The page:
It's About Terror
Already this has started badly. "Glaxo Wellcome" is not a good name; it sounds like some vaguely sinister corporation run by a comic-book supervillain. Or maybe a company dealing in items of a distinctly rectangular, distinctly fifties sensibility, like boomerang formica tabletops. Since I've seen their TV commercials, I'm betting on the former; boomerang formica simply isn't evil enough.
Here's the rub: Sometime around reel two of last year, the FDA started to allow the makers of prescription medication to advertise their products on television. The reasoning used to be that there was no way that any television commercial could contain the horse-choking pile of legal minutiae and medical indications which normally accompany any advertisement for prescription medication; to get that much information in, you'd need an infomercial. Hell, you'd need a telethon.
When prescription drug ads first appeared, the ads basically couldn't make any claims about what a drug was even for without being forced to see the latest count on the tote board. You might remember the ad featuring fields, flowers, and happy people sniffing the air, accompanied only by the vague statement, "Ask your doctor about Allegra!"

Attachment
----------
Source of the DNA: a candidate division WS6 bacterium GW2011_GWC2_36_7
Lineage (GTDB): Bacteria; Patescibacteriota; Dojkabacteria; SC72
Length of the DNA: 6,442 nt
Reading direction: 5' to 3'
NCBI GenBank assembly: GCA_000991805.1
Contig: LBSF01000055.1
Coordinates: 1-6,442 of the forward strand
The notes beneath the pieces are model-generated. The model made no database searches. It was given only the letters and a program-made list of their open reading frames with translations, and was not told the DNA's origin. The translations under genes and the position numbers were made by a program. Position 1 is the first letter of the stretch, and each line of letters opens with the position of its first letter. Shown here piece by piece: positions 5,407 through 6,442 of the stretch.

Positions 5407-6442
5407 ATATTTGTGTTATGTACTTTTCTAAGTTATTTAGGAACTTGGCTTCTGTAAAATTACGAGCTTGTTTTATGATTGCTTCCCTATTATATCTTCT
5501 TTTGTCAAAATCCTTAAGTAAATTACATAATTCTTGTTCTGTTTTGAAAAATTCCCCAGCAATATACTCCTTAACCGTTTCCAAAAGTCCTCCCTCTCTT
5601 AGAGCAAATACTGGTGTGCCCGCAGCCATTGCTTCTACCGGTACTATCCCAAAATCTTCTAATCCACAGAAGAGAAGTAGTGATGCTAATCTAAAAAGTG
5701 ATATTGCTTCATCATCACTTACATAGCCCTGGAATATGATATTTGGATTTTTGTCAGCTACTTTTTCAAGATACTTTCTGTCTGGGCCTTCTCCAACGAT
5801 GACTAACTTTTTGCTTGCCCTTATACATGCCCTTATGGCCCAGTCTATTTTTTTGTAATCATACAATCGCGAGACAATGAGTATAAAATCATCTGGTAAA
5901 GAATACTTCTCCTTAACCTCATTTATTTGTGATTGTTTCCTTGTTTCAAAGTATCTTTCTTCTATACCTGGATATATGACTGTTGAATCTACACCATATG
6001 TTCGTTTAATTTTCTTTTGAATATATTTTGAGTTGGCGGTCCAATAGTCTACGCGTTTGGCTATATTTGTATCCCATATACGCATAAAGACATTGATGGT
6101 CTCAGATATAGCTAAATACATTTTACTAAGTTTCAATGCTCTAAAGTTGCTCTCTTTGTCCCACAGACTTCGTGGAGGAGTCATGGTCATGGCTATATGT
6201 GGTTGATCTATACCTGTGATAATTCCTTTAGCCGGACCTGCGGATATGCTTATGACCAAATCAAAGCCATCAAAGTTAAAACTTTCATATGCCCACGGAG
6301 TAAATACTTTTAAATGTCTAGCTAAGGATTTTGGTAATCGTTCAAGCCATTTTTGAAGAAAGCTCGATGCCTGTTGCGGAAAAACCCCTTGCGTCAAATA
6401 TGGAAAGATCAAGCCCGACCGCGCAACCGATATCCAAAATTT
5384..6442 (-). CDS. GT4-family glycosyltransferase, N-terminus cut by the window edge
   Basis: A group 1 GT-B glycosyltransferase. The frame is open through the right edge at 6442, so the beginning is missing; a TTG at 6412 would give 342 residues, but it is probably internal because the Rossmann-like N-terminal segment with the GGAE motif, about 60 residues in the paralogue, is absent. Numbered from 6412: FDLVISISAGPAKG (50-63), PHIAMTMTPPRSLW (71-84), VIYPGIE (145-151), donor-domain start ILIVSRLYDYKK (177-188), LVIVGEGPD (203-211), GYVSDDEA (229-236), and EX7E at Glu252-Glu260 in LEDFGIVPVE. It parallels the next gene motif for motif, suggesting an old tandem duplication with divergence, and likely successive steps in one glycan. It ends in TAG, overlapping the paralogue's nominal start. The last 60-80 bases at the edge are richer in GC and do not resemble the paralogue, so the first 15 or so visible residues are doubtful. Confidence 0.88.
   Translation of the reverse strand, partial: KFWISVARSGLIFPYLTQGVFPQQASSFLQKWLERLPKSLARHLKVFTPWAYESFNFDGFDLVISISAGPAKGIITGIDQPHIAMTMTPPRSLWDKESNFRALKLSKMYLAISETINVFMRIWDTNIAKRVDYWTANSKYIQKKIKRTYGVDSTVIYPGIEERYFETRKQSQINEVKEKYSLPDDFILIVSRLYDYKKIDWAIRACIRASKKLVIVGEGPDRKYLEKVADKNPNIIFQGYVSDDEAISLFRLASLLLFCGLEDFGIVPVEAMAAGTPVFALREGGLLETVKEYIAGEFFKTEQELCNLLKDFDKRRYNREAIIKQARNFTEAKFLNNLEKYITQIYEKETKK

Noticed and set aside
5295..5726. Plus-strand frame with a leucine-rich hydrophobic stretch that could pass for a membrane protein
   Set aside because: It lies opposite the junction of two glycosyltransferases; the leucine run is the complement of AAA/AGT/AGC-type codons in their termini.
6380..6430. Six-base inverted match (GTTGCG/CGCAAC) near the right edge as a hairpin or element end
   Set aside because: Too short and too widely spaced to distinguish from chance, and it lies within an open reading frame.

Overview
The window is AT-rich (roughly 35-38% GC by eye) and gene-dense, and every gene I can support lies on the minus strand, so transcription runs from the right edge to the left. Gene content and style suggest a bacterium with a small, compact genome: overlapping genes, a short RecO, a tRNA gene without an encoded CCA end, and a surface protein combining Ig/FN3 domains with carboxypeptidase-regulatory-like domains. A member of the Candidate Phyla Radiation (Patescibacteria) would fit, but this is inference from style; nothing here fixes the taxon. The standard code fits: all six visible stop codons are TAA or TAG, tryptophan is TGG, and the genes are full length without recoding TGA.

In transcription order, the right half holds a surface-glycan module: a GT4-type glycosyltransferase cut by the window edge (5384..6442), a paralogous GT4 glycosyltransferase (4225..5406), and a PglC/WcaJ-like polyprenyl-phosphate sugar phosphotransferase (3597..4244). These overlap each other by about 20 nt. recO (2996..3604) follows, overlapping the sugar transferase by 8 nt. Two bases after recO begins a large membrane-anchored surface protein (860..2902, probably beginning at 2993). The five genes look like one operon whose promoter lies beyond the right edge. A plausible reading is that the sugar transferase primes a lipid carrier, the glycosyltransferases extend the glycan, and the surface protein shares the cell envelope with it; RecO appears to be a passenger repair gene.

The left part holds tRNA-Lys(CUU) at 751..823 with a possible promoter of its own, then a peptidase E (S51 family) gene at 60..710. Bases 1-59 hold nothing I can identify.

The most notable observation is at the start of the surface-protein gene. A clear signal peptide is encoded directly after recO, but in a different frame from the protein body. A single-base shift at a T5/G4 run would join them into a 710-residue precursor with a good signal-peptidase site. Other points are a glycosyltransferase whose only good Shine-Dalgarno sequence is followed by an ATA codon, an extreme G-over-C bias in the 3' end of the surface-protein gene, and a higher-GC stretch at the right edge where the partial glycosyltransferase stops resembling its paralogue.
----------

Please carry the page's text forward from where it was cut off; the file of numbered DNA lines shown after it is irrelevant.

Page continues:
Then the FDA revised the rules, and said that as long as a commercial contained pointers to where the relevant information (that would be those popular pages of tiny legal and medical type) could be found, it was allowable to advertise prescription medicine in between ads for Ginsana and Garlique. The probably thought this would be an improvement over strange big-brotherish advertisements like "Ask your doctor about Allegra!"
Oh, Lord, they were wrong. They were so wrong.
Glaxo Wellcome was apparently champing at the bit to promote Valtrex, their wonder drug that does wonders. Now that the TV ad for Valtrex is burned into my brain, it's safe to say that the FDA and Glaxo Wellcome have managed to construct the most omnipresent, freakish, and creative campaign of organized terror since the Spanish Inquisition.
I first saw the ad at 3 a.m., that twilight hour when most respectable channels have gone to bed and most disrespectable channels have started showing infomercials. George Foreman is selling his fryer/fat racetrack-FLIP-there's something to improve memory-FLIP- something to help you get to sleep.
And then I saw it. The plague that Glaxo Wellcome brought upon us.
It begins innocently enough: A happy couple, walking down the beach. A nice green filter overshadows everything, giving the world a kind of happy, cheerful, idyllic look. All is right with the world. Love is in the air. And the beach is just beautiful this time of year.
I've been in Pittsburgh longer than I care to think about. Even ads involving the beach bring a lump to my throat.
And then the Magic Voice rings in. You can't see her, but you can tell she's happy and cheerful; you just know she's smiling. In the back of your head, you can picture her, grinning happily. She's probably a Sunday School teacher about to lecture kids about the clean bits of biblical history, maybe with help from a little felt boards and some Ezekiel paste-on profiles.